I was honestly a bit hesitant when Takahashi first gave me that suggestion, but the project was still kind of a vague concept at the time, and adding the really solid theme of using StreetPass is something that I remember thinking could make the game into something really fun.
Takahashi also had the idea of having Nintendo try something new, something different from the old approach to selling DLC. I think that the project I had at the time combined together well with Kawamoto’s Mii Plaza expansion concept in Takahashi’s mind.
Kotaku: After the 3DS was out for a while, Nintendo introduced Find Mii 2, which, I think you’ll agree is a much better game than its predecessor. I don’t think anyone outside of Nintendo was expecting the 3DS to then get four more StreetPass games this year, all of which are for more complex than Find Mii 2. They also all cost money, too. It seems like someone at Nintendo decided that StreetPass gaming was a good idea. How did this quartet of games come about?
Nonaka: I see it as my mission to surprise people, so I take it as a compliment to hear that nobody was expecting it.
When thinking about selling games that would be worth it for gamers to buy, we had to do something to differentiate them from the free games already available in the plaza. That difference could be in the fun, of course, but also in the amount of volume and depth to the games.
Nonaka: “I see it as my mission to surprise people.”
Along these lines, finding the right path to take with each of the four games wasn’t an easy task, but I think we succeeded in giving unique value to each title.
Kawamoto has a very strong vision when it comes to making StreetPass games, so as the development companies proceeded with their work, I discussed their project proposals pretty extensively with Kawamoto. These discussions would lead to other ideas, and what you see here are the four ideas we decided to proceed with in the end.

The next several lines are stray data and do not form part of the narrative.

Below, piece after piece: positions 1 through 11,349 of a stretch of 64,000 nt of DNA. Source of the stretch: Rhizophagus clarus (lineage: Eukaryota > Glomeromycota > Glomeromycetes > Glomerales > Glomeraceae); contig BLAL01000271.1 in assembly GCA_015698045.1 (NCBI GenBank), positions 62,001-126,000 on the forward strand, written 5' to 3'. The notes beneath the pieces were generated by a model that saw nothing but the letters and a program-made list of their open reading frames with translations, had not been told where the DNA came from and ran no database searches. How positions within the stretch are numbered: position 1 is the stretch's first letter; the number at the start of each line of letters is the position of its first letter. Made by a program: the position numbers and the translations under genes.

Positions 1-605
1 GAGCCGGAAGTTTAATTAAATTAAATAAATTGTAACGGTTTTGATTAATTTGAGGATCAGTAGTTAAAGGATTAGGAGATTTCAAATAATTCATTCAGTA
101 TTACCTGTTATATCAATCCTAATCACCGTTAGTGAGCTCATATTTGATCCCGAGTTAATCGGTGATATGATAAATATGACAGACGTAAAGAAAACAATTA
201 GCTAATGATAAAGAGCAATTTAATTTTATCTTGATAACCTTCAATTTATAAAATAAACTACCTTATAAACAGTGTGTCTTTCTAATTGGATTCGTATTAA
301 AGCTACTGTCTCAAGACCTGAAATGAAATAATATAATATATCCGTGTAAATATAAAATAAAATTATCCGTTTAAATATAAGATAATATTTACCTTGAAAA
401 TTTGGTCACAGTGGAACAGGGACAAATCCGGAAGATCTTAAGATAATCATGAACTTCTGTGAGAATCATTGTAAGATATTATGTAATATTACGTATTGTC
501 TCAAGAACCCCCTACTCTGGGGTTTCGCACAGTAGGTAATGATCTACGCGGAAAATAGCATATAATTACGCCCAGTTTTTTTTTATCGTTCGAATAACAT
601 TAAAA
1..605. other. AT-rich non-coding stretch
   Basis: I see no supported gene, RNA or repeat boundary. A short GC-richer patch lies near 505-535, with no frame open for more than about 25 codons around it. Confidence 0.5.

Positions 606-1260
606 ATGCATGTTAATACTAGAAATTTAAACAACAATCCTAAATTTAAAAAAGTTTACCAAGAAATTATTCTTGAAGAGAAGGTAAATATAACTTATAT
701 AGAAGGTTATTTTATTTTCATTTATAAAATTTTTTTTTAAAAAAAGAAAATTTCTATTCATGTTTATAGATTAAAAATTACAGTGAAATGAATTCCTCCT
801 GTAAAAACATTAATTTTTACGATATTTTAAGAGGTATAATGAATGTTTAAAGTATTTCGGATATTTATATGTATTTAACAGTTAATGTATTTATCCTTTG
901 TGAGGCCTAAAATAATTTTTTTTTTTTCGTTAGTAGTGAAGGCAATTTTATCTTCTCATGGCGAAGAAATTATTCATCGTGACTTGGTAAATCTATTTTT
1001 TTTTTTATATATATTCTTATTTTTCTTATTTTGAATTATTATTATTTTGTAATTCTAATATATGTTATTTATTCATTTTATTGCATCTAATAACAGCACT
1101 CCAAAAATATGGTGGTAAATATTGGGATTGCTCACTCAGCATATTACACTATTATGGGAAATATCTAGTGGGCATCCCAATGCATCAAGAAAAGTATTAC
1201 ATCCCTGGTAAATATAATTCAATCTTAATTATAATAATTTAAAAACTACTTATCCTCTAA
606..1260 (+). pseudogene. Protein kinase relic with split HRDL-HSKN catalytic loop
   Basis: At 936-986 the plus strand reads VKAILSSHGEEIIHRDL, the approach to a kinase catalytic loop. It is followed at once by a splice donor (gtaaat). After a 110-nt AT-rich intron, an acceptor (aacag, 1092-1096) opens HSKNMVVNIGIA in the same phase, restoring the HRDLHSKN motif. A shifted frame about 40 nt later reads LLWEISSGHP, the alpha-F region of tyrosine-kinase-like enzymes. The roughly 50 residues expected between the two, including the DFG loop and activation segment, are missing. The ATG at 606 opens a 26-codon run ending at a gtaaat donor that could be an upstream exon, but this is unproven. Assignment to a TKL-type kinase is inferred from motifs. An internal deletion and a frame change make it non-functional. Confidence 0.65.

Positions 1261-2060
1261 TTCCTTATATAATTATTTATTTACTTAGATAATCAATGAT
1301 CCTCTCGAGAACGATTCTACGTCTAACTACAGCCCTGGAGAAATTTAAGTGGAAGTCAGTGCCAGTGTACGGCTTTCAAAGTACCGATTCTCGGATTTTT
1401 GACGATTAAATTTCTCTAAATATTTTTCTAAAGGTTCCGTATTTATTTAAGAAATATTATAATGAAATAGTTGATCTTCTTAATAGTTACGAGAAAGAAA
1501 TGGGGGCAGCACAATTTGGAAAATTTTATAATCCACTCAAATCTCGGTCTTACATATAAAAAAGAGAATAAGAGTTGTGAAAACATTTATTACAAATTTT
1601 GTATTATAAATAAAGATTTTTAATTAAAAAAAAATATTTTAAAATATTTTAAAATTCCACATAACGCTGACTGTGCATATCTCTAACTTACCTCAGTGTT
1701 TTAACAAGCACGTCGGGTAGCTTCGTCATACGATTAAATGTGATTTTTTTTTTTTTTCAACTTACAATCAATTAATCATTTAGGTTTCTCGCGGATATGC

Kotaku: Can either of you talk about the idea of StreetPass games and how they are different than other games? They don’t feel anything like the kind of multiplayer games Nintendo usually makes. In fact, they feel more like Facebook games that you play briefly and that you can only move forward in if you make some sort of basic connection with other people. Please tell me how unusual this style of game seems to you and what you think the core concept of a StreetPass game is.
Kawamoto: The core concept I (Kawamoto) brought forward is the idea that gameplay advances forward when you use StreetPass. In other words, going outside in order to use StreetPass is an important aspect of the games. I think that’s an unusual experience for people.
Also, I felt it important to have the Mii characters play as active a role in the games as possible. That helps players feel like the people they’re interacting with really exist.
Kotaku: Let’s talk about these four specific games. How did you wind up working on these? We’ve got a simple war game, a surprisingly complex gardening simulation, an elaborate arcade shoot-em-up and a very deep action adventure. Why those four?
Nonaka: I discussed the concept process previously, but in coming up with each title, I wanted them to be more than just another game; I wanted something that a wide range of people would take interest in. The resulting variations in gameplay we came up with wound up taking the form of four different titles.